Kentucky will likely face a budget shortfall in coming months, State Budget Director John Chilton warned Monday.
Chilton painted a dismal financial picture for the state as he released data about how much money state government collected in March.
He said revenue receipts for the General Fund, which pays for most state programs, fell 11.4 percent in March compared to March of last year, a decrease of $99.2 million.
That means state revenue collections must grow 6.6 percent over the next three months in order for Kentucky to have a balanced budget when the fiscal year ends June 30, Chilton said.
From January to March, revenue declined 3.2 percent, which was the first quarterly decline since the second quarter of fiscal year 2014, Chilton said.
In the first nine months of the fiscal year, receipts grew 1.2 percent.
Official revenue forecasts that were used to build the state budget call for 2.7 percent revenue growth for the entire year. To meet that estimate, receipts must grow 6.6 percent in the last three months of the fiscal year.
Chilton said “strong growth” remains possible in the fourth quarter, which would put the state “somewhere near, yet likely below, the official estimate.”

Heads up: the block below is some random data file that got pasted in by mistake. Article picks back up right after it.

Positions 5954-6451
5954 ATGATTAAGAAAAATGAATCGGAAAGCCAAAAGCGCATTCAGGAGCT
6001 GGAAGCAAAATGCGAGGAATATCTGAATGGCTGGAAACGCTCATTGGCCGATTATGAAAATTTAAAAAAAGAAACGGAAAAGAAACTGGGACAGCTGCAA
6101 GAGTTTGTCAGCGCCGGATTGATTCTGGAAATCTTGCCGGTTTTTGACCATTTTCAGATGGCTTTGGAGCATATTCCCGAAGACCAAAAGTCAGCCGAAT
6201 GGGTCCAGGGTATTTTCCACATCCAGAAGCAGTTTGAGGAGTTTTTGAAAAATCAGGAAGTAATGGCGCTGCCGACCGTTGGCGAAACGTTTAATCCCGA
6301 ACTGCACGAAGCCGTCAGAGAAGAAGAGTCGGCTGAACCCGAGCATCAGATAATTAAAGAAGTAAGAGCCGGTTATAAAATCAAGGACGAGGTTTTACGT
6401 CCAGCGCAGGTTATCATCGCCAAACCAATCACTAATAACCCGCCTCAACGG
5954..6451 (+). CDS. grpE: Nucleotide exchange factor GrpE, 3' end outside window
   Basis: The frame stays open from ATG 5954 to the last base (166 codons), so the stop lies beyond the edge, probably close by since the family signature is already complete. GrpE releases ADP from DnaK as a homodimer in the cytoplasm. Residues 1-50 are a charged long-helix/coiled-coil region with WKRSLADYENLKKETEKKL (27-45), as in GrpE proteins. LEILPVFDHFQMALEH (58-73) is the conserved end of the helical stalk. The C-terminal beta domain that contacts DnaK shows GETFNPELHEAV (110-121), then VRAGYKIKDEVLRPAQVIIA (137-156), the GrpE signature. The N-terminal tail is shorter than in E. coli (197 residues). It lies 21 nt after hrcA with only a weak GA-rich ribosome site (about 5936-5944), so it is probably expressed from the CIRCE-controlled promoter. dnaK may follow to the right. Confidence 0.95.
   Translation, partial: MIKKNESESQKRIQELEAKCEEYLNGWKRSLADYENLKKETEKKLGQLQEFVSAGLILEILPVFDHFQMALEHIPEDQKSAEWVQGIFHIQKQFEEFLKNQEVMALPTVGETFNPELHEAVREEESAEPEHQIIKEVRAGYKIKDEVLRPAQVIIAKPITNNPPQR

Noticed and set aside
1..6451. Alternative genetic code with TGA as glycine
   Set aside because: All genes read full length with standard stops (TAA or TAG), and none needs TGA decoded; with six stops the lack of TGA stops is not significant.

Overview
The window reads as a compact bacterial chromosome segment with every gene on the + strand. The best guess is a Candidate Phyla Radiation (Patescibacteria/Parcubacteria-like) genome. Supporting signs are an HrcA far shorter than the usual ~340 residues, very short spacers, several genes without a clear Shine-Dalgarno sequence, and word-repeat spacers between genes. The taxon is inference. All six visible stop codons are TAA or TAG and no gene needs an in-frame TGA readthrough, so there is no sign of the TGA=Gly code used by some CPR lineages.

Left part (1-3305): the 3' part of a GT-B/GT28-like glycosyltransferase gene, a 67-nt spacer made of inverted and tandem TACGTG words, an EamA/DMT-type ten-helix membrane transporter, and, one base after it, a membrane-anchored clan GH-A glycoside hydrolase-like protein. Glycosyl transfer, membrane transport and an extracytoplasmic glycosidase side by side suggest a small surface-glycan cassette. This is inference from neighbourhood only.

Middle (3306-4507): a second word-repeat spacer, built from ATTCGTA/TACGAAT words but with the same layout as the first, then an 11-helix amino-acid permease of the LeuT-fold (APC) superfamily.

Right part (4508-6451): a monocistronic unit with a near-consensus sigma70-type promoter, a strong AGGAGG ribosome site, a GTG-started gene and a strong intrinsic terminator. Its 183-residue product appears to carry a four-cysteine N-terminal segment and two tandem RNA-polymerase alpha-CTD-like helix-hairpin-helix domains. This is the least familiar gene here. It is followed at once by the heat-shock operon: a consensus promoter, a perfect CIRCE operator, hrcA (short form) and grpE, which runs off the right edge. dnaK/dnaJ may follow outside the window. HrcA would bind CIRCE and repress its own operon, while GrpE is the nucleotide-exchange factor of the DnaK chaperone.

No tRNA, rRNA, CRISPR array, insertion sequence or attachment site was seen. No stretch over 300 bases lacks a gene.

The state Constitution requires a balanced budget. Depending on the size of any shortfall, either Gov. Matt Bevin or the legislature would have to balance the budget, either by cutting spending or tapping reserve funds.
Chilton said General Fund revenue declined last month because of weakness in individual and corporation income tax collections.
“We believe that the decline involves issues of administrative timing and that seems to be the case in March,” Chilton said.
“On the corporate side, the due date for federal corporate tax returns was permanently changed from March 15 until April 15, so we expect April receipts to include payments that in the past that would have been made in March.”
Among the major taxes, sales and use tax receipts decreased 1.1 percent for the month but have grown 0.6 percent year-to-date. Still, sales tax receipts have fallen in five of the last six months.
Corporation income tax receipts fell 89.3 percent as both declarations and net returns declined. For the year, collections have decreased 6.7 percent.
Individual income tax collections declined 15 percent in March. Collections have grown 2.4 percent through the first nine months of this year.
Property tax collections fell 1.9 percent for the month but have grown 2.8 percent year-to-date.
Cigarette tax receipts increased 8.3 percent but have declined 2.2 percent year-to-date.
Coal severance tax collections were up 8.2 percent in March but have decreased 20.7 percent through the first nine months of the fiscal year.
Meanwhile, tax receipts for the Road Fund, which pays for road expansions and repairs, grew 3.2 percent in March with collections of $130.7 million, $4.1 million more than last March.
Through the first nine months of this fiscal year, Road Fund receipts have increased 1.8 percent.
The official Road Fund revenue estimate calls for revenue to decline 1.7 percent for the fiscal year. Based on year-to-date tax collections, revenues can fall 11.8 percent for the remainder of this year and still meet the estimate.